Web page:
4.3 Potential Forecast of Extremes using a Multimodel Ensemble (MME)

Tuesday, 9 January 2018: 9:00 AM
Room 19AB (ACC) (Austin, Texas)
Dan C. Collins, NOAA, College Park, MD; and S. E. Strazzo and E. J. Becker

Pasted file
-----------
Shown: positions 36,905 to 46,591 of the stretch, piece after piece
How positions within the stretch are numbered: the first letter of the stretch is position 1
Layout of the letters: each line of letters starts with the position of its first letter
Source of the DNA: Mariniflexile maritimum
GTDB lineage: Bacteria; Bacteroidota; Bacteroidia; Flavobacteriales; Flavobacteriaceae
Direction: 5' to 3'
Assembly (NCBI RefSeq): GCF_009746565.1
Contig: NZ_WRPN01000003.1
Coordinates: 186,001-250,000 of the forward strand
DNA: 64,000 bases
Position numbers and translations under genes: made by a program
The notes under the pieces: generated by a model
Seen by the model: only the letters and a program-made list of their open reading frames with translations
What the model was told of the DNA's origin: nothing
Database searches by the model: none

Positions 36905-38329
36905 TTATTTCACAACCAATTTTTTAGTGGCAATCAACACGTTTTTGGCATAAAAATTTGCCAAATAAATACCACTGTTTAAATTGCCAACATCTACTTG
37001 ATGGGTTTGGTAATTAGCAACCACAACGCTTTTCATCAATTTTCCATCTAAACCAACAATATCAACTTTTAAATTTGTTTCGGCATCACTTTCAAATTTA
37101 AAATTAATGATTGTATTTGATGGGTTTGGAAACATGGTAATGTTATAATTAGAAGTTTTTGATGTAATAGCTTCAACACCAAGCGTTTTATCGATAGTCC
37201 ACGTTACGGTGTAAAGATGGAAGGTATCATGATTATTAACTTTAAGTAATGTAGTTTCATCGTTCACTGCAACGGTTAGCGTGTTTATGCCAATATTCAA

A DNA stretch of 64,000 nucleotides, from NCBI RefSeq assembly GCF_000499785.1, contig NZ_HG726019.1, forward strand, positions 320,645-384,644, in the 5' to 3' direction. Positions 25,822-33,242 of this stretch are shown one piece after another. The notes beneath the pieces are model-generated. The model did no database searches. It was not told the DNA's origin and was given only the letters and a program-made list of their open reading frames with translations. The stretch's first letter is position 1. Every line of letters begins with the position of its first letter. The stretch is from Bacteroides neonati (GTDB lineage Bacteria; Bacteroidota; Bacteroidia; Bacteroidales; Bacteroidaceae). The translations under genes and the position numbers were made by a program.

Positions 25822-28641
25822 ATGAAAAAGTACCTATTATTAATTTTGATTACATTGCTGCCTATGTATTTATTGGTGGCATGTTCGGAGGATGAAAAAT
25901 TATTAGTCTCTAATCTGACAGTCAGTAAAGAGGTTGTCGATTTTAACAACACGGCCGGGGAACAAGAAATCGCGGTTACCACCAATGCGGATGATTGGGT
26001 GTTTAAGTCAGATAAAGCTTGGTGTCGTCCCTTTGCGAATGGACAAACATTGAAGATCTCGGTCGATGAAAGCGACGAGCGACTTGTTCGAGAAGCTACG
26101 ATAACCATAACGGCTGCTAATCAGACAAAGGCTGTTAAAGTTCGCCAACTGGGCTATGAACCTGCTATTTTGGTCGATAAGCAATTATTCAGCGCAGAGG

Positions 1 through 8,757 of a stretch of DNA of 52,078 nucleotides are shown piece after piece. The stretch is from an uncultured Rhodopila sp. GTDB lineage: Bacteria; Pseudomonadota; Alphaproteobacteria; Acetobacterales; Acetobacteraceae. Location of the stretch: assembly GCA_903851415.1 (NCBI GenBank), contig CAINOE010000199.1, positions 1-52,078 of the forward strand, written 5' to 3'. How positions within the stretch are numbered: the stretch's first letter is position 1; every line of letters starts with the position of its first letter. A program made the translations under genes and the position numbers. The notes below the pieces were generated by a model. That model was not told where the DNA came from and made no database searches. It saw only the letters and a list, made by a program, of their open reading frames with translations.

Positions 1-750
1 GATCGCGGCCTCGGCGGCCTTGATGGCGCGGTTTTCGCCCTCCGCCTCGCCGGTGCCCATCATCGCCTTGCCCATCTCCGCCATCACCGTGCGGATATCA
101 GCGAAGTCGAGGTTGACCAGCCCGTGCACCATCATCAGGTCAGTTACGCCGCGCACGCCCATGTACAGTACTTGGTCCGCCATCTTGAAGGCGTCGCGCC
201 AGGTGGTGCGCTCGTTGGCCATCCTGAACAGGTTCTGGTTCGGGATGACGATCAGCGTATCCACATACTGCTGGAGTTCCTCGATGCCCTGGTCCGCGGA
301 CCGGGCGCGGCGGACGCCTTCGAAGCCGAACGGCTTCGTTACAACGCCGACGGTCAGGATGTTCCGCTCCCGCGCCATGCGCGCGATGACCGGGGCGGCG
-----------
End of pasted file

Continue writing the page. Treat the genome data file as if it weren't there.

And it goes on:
Probabilistic forecasts from a multi-model ensemble (MME) are calibrated and consolidated for subseasonal to seasonal timescales, and the skill in forecasting extremes is assessed. The primary results of calibration are generation of a forecast probability density function, improvement of the reliability of probabilities, and weighting of individual models according to their skill. Models with little skill regress to near zero anomalies or may be removed entirely from anomaly forecasts. Extreme forecasts are identified when the forecast probability exceeding about one standard deviation above or below normal exceeds the climatological probability of approximately 15%. The calibration technique is compared to forecasts made by estimating the probability from the count of ensemble members exceeding the threshold for an extreme forecast. Forecasts are verified using the Heidke and Brier skill scores, as well as assessed for reliability of probabilities, such that regions and seasons when the MME is found to have skill in forecasting extremes are identified. While individual ensemble models often have negative skill when forecasting extremes, the combined MME is found to have greater skill when forecasting extremes.
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